Sunday, February 22, 2004

Taufling Pending

I left you guys hanging for a week, there. Sorry about that. I have a really good reason, though. It’s because I suck.

And now, a few words about somebody who does not suck: Taufling. Taufling, who clearly loves me already, is indulging his/her aunt, who is the most impatient person in the whole entire world, by arriving TEN WHOLE DAYS sooner than originally announced.

My sister and brother-in-law accepted the news with the wild joy one might expect from an accountant and a financial negotiator:

OB/GYN: Well, it looks like your due date will be March 27 rather than April 7.


OB/GYN: Um. Usually couples are really happy to hear news like this.


OB/GYN: Are you okay?

JULIE: But—but that’s a whole other month!

BRITTON: This wasn’t in the schedule!

I got to visit with Taufling over the weekend, when I hostessed a baby shower for my sister. By “hostessed” I mean “sat on my ass five states away while two cousins with small children drew up the guest list, sent the invitations, planned the games, prepared the food, and did the decorating while I undertook the vital hostessing task of arriving on the scene an entire half-hour before the guest of honor did.” Man, did I earn that “given by” mention on the invitation.

The baby shower was so well-planned that it featured the ultimate baby shower accessory: actual babies. My five-month-old cousin Tyler put in a cameo appearance, and was sweet and fretful and slept with his arms all splayed out, and then my other baby cousin, Kaitlyn, showed up and reminded me why I set a lifetime’s goal of aunthood over motherhood in the first place.

“Hi, Kaitlyn!” I said as she toddled in the door. “I’m so glad you’re here. I miss you while I’m away in Florida.”

“I’m wet,” she announced.

After the shower my family gathered for our new favorite sport, Staring At Julie’s Stomach Waiting For Taufling To Kick.

Taufling has been extremely unaccommodating with the kicking. He’ll hammer away, and then if you put your hand on Julie’s stomach, there is total womb silence. “Kicking? That wasn’t me. I wasn’t kicking anybody.” Taufling is shy like her mommy. There was no movement at all during the shower, as Julie kept getting up and sitting down and was forced to be the center of attention, which tends to stress her out and probably made Taufling roll up in a ball.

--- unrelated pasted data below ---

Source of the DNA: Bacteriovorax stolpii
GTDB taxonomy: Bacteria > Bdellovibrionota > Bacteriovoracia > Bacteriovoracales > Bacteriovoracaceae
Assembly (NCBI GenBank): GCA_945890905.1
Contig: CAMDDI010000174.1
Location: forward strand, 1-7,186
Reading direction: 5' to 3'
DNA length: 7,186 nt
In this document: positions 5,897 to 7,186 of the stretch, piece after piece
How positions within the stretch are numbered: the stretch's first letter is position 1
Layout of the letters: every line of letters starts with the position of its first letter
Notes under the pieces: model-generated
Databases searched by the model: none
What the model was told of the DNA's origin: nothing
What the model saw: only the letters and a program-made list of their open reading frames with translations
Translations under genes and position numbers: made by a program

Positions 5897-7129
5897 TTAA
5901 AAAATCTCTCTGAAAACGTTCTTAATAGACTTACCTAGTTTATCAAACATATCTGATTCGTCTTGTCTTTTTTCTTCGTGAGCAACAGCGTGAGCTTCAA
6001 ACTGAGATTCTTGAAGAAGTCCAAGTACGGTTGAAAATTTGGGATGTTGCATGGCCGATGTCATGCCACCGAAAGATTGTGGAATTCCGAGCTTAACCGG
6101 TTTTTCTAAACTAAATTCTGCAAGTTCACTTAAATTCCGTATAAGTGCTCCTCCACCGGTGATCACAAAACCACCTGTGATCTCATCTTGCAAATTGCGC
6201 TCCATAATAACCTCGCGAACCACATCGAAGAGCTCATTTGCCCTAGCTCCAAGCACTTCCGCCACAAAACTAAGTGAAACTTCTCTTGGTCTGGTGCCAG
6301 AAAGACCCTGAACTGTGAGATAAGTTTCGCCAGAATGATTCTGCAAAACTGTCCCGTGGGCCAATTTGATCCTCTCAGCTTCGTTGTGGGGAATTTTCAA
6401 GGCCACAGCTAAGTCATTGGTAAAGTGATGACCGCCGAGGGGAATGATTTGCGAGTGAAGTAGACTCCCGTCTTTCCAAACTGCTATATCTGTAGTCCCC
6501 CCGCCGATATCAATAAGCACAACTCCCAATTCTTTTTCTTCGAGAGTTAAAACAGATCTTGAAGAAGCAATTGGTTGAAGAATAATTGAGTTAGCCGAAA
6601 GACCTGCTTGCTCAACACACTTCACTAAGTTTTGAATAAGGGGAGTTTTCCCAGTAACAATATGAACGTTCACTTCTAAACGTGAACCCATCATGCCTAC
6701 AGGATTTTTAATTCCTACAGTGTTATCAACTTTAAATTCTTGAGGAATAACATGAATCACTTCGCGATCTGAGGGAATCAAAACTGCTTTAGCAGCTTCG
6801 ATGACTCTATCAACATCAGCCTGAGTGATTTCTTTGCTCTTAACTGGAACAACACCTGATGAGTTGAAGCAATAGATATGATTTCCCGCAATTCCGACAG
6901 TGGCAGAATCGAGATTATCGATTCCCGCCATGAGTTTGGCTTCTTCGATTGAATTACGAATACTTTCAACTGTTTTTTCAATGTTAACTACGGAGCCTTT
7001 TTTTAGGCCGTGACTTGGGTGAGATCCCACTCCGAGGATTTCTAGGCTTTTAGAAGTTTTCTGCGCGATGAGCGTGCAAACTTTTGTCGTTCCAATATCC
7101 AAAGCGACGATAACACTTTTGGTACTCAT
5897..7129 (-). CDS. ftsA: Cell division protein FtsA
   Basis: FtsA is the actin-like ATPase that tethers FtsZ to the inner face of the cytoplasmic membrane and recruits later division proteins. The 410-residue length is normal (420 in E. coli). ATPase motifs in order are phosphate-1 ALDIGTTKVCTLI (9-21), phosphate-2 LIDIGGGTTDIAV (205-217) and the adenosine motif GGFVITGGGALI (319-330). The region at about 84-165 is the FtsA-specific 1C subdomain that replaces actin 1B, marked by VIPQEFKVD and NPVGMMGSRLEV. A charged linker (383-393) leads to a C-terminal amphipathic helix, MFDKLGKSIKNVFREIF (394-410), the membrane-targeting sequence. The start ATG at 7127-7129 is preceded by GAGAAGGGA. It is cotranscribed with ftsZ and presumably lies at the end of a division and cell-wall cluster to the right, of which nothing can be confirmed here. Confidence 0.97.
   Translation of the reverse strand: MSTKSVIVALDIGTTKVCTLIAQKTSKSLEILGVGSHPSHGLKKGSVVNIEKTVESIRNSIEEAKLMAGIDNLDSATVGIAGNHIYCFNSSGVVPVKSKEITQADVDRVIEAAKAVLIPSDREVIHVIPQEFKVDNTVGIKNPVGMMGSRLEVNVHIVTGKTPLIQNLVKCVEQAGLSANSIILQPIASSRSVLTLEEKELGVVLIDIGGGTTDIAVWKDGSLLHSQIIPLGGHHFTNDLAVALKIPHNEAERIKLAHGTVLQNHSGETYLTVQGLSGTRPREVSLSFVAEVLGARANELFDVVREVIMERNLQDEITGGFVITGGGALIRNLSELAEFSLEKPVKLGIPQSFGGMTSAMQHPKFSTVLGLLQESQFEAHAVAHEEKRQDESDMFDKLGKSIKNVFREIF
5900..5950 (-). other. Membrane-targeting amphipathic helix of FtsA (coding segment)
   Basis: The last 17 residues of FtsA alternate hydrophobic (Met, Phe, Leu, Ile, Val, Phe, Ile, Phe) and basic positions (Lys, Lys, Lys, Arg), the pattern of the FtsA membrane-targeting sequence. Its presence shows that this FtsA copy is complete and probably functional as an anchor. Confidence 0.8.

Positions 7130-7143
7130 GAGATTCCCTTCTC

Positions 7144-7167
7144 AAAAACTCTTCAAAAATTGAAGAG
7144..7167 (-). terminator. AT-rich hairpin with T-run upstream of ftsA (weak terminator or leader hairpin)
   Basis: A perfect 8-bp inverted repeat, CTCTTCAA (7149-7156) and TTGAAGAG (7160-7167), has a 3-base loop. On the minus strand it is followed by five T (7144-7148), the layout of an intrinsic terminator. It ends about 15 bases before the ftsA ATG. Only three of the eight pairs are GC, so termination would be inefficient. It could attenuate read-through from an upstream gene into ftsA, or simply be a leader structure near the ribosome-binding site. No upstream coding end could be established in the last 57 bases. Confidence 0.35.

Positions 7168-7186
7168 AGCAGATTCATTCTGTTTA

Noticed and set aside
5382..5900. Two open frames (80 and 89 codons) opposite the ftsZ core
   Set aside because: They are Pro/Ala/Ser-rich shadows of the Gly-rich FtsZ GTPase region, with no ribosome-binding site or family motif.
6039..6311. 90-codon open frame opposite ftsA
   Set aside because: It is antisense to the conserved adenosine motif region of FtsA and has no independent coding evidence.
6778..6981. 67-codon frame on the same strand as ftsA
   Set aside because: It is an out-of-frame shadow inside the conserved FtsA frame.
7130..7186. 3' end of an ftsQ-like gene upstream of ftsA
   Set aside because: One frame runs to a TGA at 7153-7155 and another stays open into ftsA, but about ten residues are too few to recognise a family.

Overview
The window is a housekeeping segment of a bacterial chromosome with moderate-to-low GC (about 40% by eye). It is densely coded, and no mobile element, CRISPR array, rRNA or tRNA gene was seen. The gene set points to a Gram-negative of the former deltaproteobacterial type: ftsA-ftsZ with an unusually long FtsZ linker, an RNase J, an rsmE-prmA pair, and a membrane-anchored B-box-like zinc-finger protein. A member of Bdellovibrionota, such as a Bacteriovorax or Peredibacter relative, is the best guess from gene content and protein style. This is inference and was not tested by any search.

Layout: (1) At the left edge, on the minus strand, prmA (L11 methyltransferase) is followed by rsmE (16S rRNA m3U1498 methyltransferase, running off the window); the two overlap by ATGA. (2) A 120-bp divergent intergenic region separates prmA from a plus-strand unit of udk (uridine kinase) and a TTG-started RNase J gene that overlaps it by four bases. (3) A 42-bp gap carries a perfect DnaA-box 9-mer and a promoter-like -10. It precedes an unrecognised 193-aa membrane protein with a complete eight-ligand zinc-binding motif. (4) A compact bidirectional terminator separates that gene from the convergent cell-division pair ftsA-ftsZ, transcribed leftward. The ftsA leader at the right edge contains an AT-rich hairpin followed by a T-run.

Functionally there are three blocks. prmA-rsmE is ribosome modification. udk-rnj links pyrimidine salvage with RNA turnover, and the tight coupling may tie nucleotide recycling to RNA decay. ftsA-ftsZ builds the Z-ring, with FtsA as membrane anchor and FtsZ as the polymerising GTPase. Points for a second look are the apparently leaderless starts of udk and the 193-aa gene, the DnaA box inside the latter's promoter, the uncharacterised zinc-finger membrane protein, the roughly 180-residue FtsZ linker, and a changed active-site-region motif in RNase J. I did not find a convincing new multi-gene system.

Once home, though, and out of the Chair of Everybody Looking At Her, Julie sat at the kitchen table and shoved at Taufling every now and then, and I rested my chin on my arm and waited. It was not unlike watching a meteor shower—a great deal of sitting around, a great deal of squinting, a great deal of wondering if one had actually caught sight of some heavenly action and not a low-flying 747 bound for Pittsburgh.

And then! I saw a ripple across Julie’s maternity top, a streak of light on the nighttime sky. She grinned and pointed to her stomach. “Did you see that?” she said. “That was a big one.”

I stretched my hand out to touch her stomach. “It’ll stop,” she warned.

I rested my palm over where the ripple had been anyway. The OB/GYN told Julie that Taufling is head-down, in the Launch Position, and my mother tapped Julie on the side. “This feels like a foot,” she said.

I wonder how Taufling fills the day when he isn’t greeting his aunt. What does she do in there, besides swim around and kick? Isn’t that boring? I think fetuses should gestate a copy of Reader’s Digest every month. The double issue.

Julie took me to see the nursery, where there is a little bed and a tiny changing table and a very big sense of expectation. I looked down into the crib and pictured my godchild sleeping there. My sister stood beside me, extremely pregnant, and I thought of her in here, folding teeny clothes, filling drawers with newborn diapers and tubs of Vaseline, sterilizing the world, waiting waiting waiting. I wondered what her dreams for Taufling were. I wondered if she was scared. I wondered why anybody hasn’t shoved Tina Fey off a great big cliff yet. Aunts ponder these things.

When I left I realized that this would be the very last time I saw my sister as a woman without a child. Something very little will cause a very big change in her life. After Taufling arrives, she will be a mother for the rest of her life. I thought of candy bars and My Little Ponies and sleepless Christmas Eves–- the ones we shared and the ones she will now share with Taufling. Julie is once again passing through a gate separating childhood from adulthood, and once she closes it behind her, there will be no going back. And she’ll be going without me.

She will be forever changed.

So that she and Taufling wouldn’t become upset by the tears filling my eyes, I bent down to hug her stomach. “I love you very much,” I said, “and can’t wait to meet you.” Or your mother.

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